I just managed to get Tom Francis' latest video watched. What I found very interesting was the end, where he discusses that the best way to handle a "main objective" is to simply pepper what the player is already doing with things that get the main objective done. He specifically brings up how cool of an idea it'd be in Oblivion and Skyrim -- rather than having a main storyline that distracts you from the fun things you can do, the fun things you can do give you bits and pieces of hints as to how to complete the main quest. Needless to say, this was particularly interesting to me because it was someone who really knows his stuff saying what a good idea one of my goals for TD is: make the actions the player chooses to do propel the narrative, rather than giving the player a narrative that they must follow, regardless of what they'd otherwise choose to do.
Don't get me wrong, I'm sure player agency (or an authentic feeling illusion thereof) is very hard. It's almost downright impossible if you live in the frankly dangerous place that game developers tend to exist in right now. At present, game developers are chasing cinematic experiences. They want to make movies that you play (the recent Metal Gear and Kingdom Hearts games are the exemplars of this). Compelling narratives with complex characters and beautiful cut scenes. These are not bad things. But there is an inherent danger in cinematic experiences. Ultimately, cinema (movies) is about the "director's vision." Games are not supposed to be about the director's vision, they are supposed to be about the player's experience. That's a wholly different goal. It's why people who are much smarter and more experienced than I always say that unlike movies, game makers should concentrate on "do, not show." This fascination with cinematic experiences has other side effects. Since the main story is the same, wonderfully told thrill ride every time the player plays, developers have to add achievements, unlockables, and New Game+'s to get replayability. If, instead, the narrative derives from the gameplay, then the player will replay the game on their own to experience how the narrative changes in response to their choices. Even the most simplistic of these systems; the good/evil metrics of Fable or paragon/renegade choices of Mass Effect or the Light side/Dark side of Knights of the Old Republic, will generate in many players the desire to beat the game one way and then play it again to see how the other side lives. If it wasn't so personally difficult for me to play evil characters, I'd certainly be one of those individuals. By giving the player agency, you've effectively increased replayability.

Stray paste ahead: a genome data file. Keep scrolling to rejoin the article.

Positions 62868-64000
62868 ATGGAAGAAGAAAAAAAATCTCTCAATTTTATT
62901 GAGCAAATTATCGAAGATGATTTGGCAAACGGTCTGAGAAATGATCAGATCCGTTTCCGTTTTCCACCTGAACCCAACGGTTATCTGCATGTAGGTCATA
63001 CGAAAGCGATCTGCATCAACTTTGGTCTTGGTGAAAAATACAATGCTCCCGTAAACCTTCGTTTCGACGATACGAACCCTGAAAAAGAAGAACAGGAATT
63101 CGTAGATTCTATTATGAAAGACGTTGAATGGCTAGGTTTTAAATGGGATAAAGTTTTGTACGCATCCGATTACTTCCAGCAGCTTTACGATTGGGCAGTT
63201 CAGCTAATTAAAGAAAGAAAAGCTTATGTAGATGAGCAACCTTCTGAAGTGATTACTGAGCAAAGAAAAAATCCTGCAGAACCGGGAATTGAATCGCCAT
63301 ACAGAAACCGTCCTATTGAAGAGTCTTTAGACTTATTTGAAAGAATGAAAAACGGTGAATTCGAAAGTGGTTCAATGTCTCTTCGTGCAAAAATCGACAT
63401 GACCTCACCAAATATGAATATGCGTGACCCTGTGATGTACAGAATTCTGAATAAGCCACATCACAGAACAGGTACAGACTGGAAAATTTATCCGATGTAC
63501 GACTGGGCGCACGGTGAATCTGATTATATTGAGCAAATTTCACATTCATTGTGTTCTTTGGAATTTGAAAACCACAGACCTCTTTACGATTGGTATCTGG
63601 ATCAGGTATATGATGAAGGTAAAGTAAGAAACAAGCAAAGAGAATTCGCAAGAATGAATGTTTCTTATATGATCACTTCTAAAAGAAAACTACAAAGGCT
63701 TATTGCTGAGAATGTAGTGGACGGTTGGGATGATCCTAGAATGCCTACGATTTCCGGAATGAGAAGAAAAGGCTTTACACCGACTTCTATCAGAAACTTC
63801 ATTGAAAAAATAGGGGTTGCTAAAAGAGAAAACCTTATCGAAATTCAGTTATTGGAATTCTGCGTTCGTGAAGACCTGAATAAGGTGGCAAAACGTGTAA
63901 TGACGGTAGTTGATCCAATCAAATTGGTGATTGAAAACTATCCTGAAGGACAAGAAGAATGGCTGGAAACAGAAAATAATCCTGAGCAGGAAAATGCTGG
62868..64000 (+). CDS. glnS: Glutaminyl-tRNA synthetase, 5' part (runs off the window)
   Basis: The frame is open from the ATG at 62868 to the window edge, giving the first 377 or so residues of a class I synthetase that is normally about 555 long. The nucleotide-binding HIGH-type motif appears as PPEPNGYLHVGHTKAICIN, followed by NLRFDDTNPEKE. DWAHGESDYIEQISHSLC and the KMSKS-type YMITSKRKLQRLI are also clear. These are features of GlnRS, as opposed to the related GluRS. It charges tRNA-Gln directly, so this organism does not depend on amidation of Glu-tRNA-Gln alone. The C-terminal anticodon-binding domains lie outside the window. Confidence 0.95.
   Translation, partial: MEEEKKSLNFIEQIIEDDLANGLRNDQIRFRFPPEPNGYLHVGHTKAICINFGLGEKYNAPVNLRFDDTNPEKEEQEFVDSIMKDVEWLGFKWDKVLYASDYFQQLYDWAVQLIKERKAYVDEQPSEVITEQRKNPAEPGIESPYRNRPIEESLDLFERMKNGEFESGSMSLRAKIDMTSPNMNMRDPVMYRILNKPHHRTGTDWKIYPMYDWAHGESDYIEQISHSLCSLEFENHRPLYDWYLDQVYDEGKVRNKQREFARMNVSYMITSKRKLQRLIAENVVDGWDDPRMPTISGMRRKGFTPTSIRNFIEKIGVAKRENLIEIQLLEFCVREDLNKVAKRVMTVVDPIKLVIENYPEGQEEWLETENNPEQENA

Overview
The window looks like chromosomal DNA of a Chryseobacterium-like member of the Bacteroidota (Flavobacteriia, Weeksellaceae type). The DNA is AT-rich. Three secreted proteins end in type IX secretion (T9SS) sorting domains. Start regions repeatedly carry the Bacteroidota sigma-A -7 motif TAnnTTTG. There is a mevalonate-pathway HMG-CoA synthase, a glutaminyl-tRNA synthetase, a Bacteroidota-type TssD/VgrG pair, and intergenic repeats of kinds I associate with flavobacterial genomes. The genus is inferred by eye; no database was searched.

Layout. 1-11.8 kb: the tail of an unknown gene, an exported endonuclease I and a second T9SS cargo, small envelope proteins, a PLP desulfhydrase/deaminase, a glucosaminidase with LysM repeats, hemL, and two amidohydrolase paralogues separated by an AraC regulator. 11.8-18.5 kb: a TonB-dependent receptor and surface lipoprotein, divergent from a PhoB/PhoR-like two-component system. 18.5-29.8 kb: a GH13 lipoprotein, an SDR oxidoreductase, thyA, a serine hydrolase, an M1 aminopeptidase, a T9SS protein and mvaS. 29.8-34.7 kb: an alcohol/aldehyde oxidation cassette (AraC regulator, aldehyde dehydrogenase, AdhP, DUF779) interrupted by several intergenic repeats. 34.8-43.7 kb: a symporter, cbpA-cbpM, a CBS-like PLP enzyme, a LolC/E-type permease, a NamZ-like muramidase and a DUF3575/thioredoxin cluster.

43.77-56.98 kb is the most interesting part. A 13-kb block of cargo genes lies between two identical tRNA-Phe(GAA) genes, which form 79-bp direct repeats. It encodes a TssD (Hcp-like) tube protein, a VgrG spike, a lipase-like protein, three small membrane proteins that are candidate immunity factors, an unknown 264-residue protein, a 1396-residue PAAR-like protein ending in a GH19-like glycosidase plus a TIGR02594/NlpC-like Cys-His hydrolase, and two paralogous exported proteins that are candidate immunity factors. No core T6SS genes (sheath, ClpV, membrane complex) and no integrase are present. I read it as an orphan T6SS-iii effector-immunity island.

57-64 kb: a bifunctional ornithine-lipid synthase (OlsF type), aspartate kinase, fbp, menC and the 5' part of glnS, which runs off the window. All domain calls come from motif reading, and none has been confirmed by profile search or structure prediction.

Of course, to give players agency requires putting in a bunch of extra work. You have to build out all the different options that a player might choose, knowing full well that most players won't see most of this content. Building content that players won't see (or might not, which is pretty much the same thing as "won't" to a creator) is creatively exhausting and expensive in terms of time and budget. It's easy to see why a developer might rather spend that time and money working on cooler cutscenes that a player will definitely get (read: "have") to watch. But I feel that the effort is worth the work to make an experience that's really special for that particular player. The best stories that players tell each other are the ones that they shaped. Players can be impressed by a narrative invented by someone else, but the narratives that they helped shape themselves live on in their imaginations forever.